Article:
Fort Mill, SC
reply to hottboiinnc
I supect that no judge would have authorized any such "raid", in such a manne,r had he, or she, known that the likely damages or revenue losses to innocent companies would probably exceed the size of the potential original crime being investigated. Those suffering should hire a lawyer to approach said judge and discuss the situation. Perhasps these 2 parties could agree a course of action.
It cannot be that law enforcement can unilaterally create a larger commercial problem than that of the original complaint.


jester121
Premium
join:2003-08-09
Lake Zurich, IL
reply to insomniac84

Re: I am sure Wolverine.....

I was very confused by that, I thought Wolverine was some sort of Conflickr variant or something. Forgot about the movie...


RadioDoc
Premium,ExMod 2000-03
join:2000-05-11
La Grange, IL
kudos:2
reply to IanR

Re: So who would compensate

This was a criminal investigation so I'm not sure civil damages are even on the radar.


KrK
Heavy Artillery For The Little Guy
Premium
join:2000-01-17
Tulsa, OK
said by RadioDoc:

This was a criminal investigation so I'm not sure civil damages are even on the radar.
Valid point... and if they were, they'd say "Take it up with the crooks.... IE the losses from your downtime are their fault."
--
"Fascism should more properly be called corporatism because it is the merger of state and corporate power." -- Benito Mussolini

patcat88

join:2002-04-05
Jamaica, NY
kudos:1
reply to RARPSL

Re: I am sure Wolverine.....

said by RARPSL:

That assumes that the FBI felt that Simpson was not involved and was an innocent bystander. If he was involved, then asking him to help would be the wrong approach since he could hide or destroy the evidence. While I agree that the FBI screwed up by harming the other companies that were colo'ed there, I can see how they might want to assume the worst possible situation and not involve Simpson in their investigation.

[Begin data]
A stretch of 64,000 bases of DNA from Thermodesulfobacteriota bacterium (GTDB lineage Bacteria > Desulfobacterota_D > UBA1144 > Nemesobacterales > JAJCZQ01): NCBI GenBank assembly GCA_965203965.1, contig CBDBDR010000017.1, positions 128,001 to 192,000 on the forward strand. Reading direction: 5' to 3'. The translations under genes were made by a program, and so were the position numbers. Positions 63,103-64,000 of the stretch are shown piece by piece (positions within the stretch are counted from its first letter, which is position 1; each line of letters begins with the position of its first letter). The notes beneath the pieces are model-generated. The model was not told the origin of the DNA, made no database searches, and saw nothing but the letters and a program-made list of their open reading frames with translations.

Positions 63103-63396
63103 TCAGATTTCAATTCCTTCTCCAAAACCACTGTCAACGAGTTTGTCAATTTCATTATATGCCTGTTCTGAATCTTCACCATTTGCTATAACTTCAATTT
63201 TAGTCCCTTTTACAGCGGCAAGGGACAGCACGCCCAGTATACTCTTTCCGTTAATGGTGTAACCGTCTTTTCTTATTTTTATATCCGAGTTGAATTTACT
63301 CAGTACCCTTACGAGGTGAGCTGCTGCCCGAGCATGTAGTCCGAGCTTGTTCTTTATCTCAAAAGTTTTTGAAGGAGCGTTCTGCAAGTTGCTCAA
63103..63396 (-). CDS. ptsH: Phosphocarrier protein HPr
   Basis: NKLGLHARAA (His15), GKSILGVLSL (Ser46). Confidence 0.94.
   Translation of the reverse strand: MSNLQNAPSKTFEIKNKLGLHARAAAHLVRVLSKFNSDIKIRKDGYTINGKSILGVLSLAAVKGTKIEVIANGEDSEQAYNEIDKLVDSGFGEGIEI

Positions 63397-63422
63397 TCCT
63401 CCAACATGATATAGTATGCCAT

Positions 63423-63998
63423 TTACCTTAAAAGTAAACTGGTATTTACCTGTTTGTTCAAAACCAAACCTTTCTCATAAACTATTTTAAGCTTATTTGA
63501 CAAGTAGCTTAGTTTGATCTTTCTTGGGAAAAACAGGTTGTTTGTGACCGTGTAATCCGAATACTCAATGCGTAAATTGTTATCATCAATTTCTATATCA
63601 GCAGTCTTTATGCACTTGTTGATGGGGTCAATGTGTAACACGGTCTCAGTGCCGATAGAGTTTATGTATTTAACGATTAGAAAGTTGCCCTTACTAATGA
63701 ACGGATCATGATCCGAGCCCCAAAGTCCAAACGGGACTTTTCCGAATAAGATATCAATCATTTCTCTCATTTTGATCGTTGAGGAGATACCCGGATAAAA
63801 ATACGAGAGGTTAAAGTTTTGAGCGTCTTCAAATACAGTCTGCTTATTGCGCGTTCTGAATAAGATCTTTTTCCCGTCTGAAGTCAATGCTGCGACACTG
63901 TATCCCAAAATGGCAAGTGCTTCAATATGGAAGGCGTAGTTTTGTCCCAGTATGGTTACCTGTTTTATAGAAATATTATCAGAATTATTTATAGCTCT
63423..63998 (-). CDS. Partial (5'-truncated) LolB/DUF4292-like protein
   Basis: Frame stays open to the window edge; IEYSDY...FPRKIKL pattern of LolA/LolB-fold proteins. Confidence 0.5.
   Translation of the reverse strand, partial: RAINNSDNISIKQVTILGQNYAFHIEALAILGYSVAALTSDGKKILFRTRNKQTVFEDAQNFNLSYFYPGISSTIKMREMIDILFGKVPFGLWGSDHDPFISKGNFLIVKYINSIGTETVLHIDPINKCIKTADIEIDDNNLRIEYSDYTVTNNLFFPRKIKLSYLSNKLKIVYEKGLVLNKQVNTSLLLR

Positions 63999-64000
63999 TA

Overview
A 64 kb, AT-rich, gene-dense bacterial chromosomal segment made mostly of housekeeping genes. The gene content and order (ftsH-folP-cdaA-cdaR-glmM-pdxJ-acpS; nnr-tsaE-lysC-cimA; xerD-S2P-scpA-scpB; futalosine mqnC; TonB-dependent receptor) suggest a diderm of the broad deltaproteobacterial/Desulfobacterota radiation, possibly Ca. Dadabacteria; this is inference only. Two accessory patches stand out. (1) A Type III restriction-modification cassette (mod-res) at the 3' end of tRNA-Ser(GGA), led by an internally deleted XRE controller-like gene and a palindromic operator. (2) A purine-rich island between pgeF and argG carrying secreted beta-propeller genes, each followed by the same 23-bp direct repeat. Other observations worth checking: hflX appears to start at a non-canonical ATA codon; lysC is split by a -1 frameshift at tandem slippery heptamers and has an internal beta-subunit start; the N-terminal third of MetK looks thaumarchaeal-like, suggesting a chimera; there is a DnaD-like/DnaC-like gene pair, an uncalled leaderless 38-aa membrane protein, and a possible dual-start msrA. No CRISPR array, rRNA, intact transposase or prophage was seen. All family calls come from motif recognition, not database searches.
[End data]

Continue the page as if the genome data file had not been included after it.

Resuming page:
Lets have a "trusted witness" say you operate a kidney laundering and stealing business. Hooker in Vegas hotel style. FBI will be breaking down your door.


sivran
Seamonkey's back
Premium
join:2003-09-15
Irving, TX
kudos:1
reply to jester121
Ok, now THAT gave me a laugh


SAL678944

@scar.utoronto.ca

So..

So, whats up with going to Simpson's house and tracking him down like a dog about?

rahvin112

join:2002-05-24
Sandy, UT
reply to hottboiinnc

Re: So who would compensate

You don't sue the government. You sue the agent who is named in the warrant for failing to take appropriate precautions to avoid harming innocent people. This is the equivalent of having a bad guy shooting at you and shooting and killing every innocent bystander in between you and the bad guy.


Krisnatharok
Caveat Emptor
Premium
join:2009-02-11
Earth Orbit
kudos:12
reply to IanR
Actually, considering that the judges usually were DAs first, they probably have a pretty good idea of what an FBI raid looks like.

At the end of the day, though, the most admission you will get is that the loss in revenue for other businesses is "regrettable".

It would be like the FBI closing your office's street down because some store across from you is laundering crack. You lost business to their "operational security" (OPSEC). You can't sue against that, assuming due diligence on their part.


stroonzaa

@bellsouth.com

complexity

This pretty much should demonstrate the complexity of co-locations.


JohnNWPVNJMH
Premium
join:2007-03-26
Berkeley Heights, NJ

2 edits

Internal / External Storage Device

See List of Items to be Searched or Seized part 4 in the warrant PDF.

How is a "Video Display Monitor" a "storage" device?

They FBI may as well just say the truth in such search warrants and say "everything and anything we want to take we will take" otherwise they risk sounding foolish to any technical minded people.


JohnNWPVNJMH
Premium
join:2007-03-26
Berkeley Heights, NJ
Wow, after fully reading that warrant over some fresh coffee I can say those guys deserve the chair! I can't believe what a web of deception they ran.

Out of curiosity a whois on one of their fake companies claims that over 300 domains are associated with the email address noc@crydon.net. I suspect there is allot more fraud that will be uncovered.

»whois.domaintools.com/crydontech.net

»whois.domaintools.com/crydon.net